Sometimes all you need to boost your career, is someone to inspire you. Marie Claire worked with four industry experts – a celebrity chef, a fashion designer, a fitness Youtuber, and a marketing director – and paired them up with four of our readers who aspire to gain an insight into their world. After a week of the mentorship programme, we sat down for a chat with Isadora Chai and Safiyyah Khairul about their experience and achievements.
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Safiyyah Khairul, Manager at Souka Bakeshop
Tell me about Souka café and your venture into baking.
I started baking when I was eight or nine, making brownies for school to be sold for hari kantin. Souka is my family friend’s café. When I was still studying for my degree (marketing and business) I was looking for a part time job. They opened up in Subang two years ago, I asked if they needed an extra pair of hands, and we had good chemistry. When they asked if I wanted to manage the place, I said yes. So I cook, I manage the place, but I don’t bake because we have a team of bakers.
Why did you decide to join this mentorship programme?
I decided to join the programme to gain a wider view of the culinary and restaurant culture in KL. I wanted to learn more on food management system, managing the kitchen, and inventory. I also wanted to learn new cooking techniques that Isadora uses in her kitchen. As an amateur in the café industry, I wanted to gain more knowledge about F&B – particularly fine dining and silver service. Being a celebrity chef, I also wanted to learn how Isadora juggles her everyday schedule to balance work, family, and life.
What are the major challenges you face in these two settings, a café and a restaurant?
They have a different set of standards in a restaurant. In my café, you order at the counter and we serve you. Here at Bistro you come in through the door, you sit down, and you’re given food and wine pairing suggestions.
How was your mentorship?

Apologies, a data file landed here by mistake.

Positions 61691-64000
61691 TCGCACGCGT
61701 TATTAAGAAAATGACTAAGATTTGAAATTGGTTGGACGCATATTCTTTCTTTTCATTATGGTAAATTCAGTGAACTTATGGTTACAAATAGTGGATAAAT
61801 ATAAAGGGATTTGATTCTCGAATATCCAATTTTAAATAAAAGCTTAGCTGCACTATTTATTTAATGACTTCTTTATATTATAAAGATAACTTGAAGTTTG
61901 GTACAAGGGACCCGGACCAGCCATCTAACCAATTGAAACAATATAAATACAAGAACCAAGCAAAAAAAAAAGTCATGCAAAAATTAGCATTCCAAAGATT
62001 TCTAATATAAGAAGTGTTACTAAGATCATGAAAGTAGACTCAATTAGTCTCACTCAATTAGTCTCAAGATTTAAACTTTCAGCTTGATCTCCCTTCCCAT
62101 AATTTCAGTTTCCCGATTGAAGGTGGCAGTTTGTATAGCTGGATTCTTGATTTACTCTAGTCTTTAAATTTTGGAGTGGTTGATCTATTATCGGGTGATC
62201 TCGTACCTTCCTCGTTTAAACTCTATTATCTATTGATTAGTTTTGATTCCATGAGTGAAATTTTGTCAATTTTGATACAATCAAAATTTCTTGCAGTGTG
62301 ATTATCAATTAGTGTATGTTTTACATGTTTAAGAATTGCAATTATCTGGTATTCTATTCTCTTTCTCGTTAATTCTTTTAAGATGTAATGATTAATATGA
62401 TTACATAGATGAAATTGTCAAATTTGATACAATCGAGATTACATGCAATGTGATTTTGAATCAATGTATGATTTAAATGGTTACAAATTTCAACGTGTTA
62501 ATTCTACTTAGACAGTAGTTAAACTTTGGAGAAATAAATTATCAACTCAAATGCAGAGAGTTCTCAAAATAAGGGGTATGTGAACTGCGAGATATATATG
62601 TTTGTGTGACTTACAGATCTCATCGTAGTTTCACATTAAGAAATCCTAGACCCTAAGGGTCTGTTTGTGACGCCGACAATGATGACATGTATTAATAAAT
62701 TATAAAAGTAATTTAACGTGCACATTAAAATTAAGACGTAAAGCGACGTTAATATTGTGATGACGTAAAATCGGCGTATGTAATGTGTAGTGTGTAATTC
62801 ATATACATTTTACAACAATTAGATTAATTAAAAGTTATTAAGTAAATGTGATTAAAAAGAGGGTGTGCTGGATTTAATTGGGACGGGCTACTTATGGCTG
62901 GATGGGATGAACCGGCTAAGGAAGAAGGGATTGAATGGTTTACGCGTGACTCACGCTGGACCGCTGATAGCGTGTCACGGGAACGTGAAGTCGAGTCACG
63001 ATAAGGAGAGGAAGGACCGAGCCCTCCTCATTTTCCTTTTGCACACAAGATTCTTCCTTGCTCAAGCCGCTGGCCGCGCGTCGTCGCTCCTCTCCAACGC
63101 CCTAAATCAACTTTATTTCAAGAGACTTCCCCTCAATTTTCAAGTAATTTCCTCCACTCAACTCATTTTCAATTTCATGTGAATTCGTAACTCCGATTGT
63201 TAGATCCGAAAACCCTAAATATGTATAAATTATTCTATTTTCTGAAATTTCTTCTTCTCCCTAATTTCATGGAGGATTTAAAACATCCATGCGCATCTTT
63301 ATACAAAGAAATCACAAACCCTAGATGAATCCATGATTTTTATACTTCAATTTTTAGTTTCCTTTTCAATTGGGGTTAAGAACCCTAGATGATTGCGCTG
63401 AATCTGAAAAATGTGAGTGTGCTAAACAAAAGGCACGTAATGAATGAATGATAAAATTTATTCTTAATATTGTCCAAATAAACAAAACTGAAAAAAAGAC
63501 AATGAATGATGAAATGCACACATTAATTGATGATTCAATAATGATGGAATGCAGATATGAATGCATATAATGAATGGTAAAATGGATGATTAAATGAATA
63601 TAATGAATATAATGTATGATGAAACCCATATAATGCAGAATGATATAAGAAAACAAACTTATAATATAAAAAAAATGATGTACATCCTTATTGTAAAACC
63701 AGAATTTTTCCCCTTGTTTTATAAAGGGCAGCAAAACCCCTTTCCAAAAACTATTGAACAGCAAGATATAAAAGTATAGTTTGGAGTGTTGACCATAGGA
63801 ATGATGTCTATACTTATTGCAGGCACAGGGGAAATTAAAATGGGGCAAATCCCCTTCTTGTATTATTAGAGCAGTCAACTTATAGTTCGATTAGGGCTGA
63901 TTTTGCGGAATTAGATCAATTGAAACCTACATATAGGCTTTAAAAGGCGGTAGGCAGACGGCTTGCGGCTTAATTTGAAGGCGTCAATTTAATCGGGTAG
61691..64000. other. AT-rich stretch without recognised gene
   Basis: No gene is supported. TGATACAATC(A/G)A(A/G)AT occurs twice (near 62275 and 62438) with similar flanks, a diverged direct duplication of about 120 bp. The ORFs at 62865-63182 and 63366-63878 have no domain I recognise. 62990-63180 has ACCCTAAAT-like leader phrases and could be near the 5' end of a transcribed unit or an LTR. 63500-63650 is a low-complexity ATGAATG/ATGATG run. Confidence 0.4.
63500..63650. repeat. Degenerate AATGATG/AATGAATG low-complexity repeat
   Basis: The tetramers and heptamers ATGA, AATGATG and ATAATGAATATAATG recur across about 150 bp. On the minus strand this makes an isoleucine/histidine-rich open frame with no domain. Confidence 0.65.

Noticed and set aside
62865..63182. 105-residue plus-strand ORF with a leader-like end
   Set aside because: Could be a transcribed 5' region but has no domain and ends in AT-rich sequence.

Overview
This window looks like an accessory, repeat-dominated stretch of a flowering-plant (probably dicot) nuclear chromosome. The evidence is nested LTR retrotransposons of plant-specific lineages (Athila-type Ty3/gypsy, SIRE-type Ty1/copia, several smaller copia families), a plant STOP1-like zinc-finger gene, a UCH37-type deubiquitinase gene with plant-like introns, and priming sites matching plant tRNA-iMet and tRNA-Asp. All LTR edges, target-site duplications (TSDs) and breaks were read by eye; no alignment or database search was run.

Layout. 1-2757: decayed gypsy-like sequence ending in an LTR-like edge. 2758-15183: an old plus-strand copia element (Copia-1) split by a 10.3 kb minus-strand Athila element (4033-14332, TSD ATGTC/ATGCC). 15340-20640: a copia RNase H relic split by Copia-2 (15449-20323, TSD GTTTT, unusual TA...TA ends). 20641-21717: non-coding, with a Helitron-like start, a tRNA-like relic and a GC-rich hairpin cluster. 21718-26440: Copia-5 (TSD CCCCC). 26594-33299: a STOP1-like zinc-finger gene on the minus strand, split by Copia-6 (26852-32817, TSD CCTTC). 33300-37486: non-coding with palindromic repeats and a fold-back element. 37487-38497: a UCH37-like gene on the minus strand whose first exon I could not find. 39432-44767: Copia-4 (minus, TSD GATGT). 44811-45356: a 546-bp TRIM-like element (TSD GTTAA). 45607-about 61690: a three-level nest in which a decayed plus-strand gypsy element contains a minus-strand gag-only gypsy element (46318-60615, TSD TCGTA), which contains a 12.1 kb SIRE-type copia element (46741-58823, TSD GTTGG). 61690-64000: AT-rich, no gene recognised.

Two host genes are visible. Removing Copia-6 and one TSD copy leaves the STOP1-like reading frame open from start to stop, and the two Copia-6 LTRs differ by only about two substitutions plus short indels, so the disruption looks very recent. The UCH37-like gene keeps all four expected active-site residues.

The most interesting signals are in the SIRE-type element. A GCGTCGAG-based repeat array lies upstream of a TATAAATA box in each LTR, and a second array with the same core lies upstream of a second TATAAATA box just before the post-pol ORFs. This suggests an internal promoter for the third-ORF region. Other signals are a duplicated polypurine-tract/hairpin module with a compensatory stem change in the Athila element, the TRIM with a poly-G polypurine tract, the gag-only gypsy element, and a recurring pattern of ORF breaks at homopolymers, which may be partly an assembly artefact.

It’s been fun to see Isadora every day. It’s like a routine, it’s always up and down KL, PJ, studio, meetings, interviews, kitchen, market – we went to the market this morning to get orchids at Taman Tasik Perdana. For dinner and lunch service I got to observe because I have to respect her as a chef in her own kitchen. I got to see her new techniques, things that I’ve never heard of, and ingredients that I’ve never used.
What are the stress levels like?
It’s normal to be stressed in the kitchen, because you need food to be out fast and correctly done. You don’t want raw meat served or fish overcooked, so it’s nice to see that in a restaurant, something I’m not familiar with because I’m based in a café.
Describe Isadora in three words.
Hardworking. Bold. And she has a crazy mind. The way she makes her tempoyak in particular – it uses a fermentation process which cultivates bacteria to create a distinct flavour. She wanted to get it clinically tested to do a bacteria count!
What is your biggest challenge so far in handling a family café?
To build a team that has good chemistry, and is consistent and strong. Isadora told me all her employees have been there since day one. She’s always helping out her employees’ family and constantly maintains a good relationship with them. It’s difficult for me because my staff are mostly part-time or students.
It’s two different things – cooking for fine dining in a restaurant and managing a café. How would you apply these techniques that you have learned in this mentorship into your café?
The strict SOPs [standard operating procedures] like the ingredients and labeling are something I’d like. I’ve learned some plating techniques, I’ve learned that staff movement is important, and a lot of PR as well. I think she treats her team well, that’s why everything runs so smoothly. Even though we were in the studio yesterday, everything at Bistro was perfectly fine.